For any , the discrete-time analogues (1.2) converge to the continuous-time system (1.1) will be provided. Without loss of generality, (1.2) can be substituted in the DT-CNNs model:

Then, the spatial structure with respect to (1.3) is shown in Figure 1, where , , is the r-neighbourhood of a cell , and will be denoted by the proof of Theorem 3.1 in Section 3.

The rest of the paper is organized as follows: in Section 2, system description and preliminaries are developed in detail and some definitions, assumptions, and lemmas are stated. Section 3 gives sufficient conditions for a periodic solution for DT-CNN in three-dimensional space by utilizing continuation theorem of coincidence degree theory. Section 4 proposes global stability of a periodic solution for the DT-CNN. A numerical simulation is given to show correctness of our analysis in Section 5 and concluded in Section 6.

2. System Preliminaries and Description

Consider the following model which is equivalent to the (1.3): where , for all , are -periodic sequences, that is, .

Throughout the paper, the following definitions and lemmas will be introduced.

Definition 2.1 (Fredholm operator). Let and be a Banach space, an operator is called Fredholm operator if is a bounded linear operator between and whose kernel and cokernel are finite-dimensional and whose range is closed. Equivalently, an operator is Fredholm if it is invertible modulo compact operator, that is, if there exists a bounded linear operator such that , are compact operators on and , respectively, where   and are the identity operator.

Definition 2.2 (-compact). An operator will be called -compact on if the open bounded set is bounded and is compact, where is the inverse operator of . Since is isomorphic to , there exists an isomorphism .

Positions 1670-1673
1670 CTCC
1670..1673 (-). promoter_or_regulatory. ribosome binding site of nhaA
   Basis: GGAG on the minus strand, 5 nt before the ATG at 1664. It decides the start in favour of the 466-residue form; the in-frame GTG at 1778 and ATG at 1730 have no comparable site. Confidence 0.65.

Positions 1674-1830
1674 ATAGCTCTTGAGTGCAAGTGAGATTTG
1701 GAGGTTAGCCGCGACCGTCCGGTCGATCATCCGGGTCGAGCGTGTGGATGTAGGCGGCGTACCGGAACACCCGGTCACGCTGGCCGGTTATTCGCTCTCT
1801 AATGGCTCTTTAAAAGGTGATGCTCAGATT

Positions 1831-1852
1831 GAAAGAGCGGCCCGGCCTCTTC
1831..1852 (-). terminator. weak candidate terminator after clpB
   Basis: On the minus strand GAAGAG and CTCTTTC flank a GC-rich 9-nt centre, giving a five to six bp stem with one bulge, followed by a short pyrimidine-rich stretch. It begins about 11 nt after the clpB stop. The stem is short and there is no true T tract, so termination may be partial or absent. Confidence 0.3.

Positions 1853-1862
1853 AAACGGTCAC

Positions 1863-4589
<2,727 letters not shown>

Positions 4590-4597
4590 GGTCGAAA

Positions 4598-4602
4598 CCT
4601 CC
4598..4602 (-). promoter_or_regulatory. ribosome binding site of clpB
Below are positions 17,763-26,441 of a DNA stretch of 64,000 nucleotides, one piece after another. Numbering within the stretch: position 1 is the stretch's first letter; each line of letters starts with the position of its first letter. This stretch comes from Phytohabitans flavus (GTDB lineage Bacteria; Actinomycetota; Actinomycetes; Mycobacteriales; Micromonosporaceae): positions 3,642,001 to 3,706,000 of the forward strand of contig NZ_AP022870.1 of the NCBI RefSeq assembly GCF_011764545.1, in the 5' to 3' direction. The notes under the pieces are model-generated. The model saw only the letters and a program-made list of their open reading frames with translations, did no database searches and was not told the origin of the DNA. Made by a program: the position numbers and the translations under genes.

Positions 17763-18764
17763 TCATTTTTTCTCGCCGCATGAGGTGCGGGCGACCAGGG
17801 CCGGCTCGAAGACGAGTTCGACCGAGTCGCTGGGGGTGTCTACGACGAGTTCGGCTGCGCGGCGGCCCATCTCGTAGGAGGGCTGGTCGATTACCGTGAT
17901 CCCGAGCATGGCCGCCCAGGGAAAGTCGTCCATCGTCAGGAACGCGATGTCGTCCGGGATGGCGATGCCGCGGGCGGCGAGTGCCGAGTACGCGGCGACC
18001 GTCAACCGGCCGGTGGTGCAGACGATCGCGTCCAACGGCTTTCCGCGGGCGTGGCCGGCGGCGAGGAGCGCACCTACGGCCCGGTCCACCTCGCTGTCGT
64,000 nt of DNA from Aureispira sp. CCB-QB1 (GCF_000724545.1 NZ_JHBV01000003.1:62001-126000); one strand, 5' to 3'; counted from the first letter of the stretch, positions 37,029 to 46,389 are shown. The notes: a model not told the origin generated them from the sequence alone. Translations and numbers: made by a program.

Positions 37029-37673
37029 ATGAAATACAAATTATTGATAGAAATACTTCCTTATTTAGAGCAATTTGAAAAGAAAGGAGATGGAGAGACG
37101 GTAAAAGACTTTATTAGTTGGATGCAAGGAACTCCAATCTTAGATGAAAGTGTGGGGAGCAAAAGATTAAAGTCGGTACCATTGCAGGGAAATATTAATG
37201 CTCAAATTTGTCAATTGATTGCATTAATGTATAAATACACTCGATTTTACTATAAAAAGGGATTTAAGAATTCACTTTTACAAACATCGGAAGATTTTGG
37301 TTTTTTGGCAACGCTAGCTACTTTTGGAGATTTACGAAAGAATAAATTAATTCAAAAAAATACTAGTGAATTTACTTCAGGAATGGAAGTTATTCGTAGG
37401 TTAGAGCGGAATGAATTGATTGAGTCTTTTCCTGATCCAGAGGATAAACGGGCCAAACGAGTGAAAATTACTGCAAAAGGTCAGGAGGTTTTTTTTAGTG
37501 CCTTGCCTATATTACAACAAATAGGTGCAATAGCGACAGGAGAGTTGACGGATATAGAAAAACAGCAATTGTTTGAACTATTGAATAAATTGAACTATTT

The index of a Fredholm operator is , then operator will be called a Fredholm operator of index zero if and is closed in . Then a following abstract equation in Banach space is defined by

Let be linear operator, and be a continuous operator. If is a Fredholm operator of index zero, there must exist continuous projectors and , such that:

In other words, is invertible, and the inverse of the operator is denoted by .

Lemma 2.3 (Gaines and Mawhin [15]). Let be a Banach space, L be a Fredholm operator of index zero, and let be L-compact on , where is an open bounded set, suppose: Then has at least one solution in .

Lemma 2.4. If a and b are some certain nonnegative vectors, then there exists a positive constant β, such that .

Proof. Assuming and are some certain non-negative vectors, is a positive constant, then Thus, the proof of Lemma 2.4 is completed.

Assumption 2.5. ) are N-periodic sequence of . For the sake of convenience, we use the following notations: . For each operator and any , , such that: where is the spherical centre of with a radius length , , then it is easy to obtain: .

Assumption 2.6. There is a positive constant , such that , for all .

3. Existence of a Periodic Solution with respect to (2.1)